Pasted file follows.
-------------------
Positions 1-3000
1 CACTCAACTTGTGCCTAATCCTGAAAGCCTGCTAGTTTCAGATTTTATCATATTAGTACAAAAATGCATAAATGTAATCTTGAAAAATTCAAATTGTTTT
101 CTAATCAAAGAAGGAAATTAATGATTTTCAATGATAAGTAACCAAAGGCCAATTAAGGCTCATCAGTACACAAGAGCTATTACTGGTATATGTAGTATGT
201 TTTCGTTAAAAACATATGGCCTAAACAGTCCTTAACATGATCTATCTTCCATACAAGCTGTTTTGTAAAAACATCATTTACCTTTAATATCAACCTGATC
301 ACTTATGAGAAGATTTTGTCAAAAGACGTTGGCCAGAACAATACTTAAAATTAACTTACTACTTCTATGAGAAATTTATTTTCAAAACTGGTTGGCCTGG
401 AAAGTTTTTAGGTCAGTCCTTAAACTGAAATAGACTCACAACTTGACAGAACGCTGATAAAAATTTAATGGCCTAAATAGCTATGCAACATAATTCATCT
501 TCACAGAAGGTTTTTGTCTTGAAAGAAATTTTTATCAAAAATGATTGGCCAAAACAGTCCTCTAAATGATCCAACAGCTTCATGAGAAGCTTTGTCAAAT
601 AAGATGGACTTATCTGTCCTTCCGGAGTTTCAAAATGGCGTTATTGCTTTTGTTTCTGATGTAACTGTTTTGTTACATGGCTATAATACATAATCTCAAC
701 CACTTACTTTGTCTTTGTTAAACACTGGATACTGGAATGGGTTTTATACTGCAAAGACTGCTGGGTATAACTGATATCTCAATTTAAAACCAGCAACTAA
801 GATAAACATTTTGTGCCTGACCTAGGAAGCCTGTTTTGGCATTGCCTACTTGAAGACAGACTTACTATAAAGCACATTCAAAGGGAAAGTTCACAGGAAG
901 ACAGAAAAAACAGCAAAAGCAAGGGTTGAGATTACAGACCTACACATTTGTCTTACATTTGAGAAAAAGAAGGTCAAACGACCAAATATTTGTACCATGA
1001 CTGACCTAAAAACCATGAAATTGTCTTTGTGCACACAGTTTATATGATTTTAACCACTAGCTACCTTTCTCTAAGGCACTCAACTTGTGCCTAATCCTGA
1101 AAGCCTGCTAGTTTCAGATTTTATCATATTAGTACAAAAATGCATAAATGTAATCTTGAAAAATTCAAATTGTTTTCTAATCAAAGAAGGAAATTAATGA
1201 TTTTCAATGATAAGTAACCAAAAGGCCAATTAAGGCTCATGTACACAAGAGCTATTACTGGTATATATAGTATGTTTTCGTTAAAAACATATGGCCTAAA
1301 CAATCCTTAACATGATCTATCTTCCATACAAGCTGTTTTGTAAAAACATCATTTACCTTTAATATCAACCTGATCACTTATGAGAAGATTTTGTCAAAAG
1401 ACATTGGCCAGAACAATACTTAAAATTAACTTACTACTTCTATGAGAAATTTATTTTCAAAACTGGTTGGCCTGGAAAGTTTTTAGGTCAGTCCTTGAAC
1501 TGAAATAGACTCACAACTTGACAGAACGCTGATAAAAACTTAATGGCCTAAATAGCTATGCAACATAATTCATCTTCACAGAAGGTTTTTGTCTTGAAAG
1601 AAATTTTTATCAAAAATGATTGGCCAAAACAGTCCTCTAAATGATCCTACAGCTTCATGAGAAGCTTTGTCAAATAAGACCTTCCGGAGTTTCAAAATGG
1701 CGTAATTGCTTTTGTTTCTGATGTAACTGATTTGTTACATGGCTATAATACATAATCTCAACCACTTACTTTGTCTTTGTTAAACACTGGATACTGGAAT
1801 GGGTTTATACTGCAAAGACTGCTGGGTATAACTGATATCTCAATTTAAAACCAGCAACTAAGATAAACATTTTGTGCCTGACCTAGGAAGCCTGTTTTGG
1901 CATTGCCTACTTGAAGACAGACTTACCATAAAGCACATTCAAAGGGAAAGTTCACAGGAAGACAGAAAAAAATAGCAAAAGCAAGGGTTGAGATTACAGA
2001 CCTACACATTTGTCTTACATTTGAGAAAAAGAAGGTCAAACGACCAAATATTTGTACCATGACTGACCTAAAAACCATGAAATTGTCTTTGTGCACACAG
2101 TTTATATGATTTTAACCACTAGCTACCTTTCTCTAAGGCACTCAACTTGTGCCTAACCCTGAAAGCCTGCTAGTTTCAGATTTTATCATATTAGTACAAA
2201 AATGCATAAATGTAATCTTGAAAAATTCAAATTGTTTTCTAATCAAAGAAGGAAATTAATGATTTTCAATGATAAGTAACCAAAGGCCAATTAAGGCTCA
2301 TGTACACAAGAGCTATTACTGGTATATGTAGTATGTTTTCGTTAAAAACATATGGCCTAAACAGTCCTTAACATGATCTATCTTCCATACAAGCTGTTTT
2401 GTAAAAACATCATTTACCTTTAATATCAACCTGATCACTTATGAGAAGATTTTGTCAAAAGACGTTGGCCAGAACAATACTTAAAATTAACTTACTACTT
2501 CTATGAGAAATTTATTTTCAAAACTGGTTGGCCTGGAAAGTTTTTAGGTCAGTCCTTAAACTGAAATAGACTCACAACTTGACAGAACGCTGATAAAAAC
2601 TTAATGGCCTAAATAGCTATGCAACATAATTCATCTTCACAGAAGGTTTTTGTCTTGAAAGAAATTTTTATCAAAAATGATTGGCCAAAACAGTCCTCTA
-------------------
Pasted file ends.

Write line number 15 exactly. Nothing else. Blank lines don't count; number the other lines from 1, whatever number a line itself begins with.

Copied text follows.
1301 CAATCCTTAACATGATCTATCTTCCATACAAGCTGTTTTGTAAAAACATCATTTACCTTTAATATCAACCTGATCACTTATGAGAAGATTTTGTCAAAAG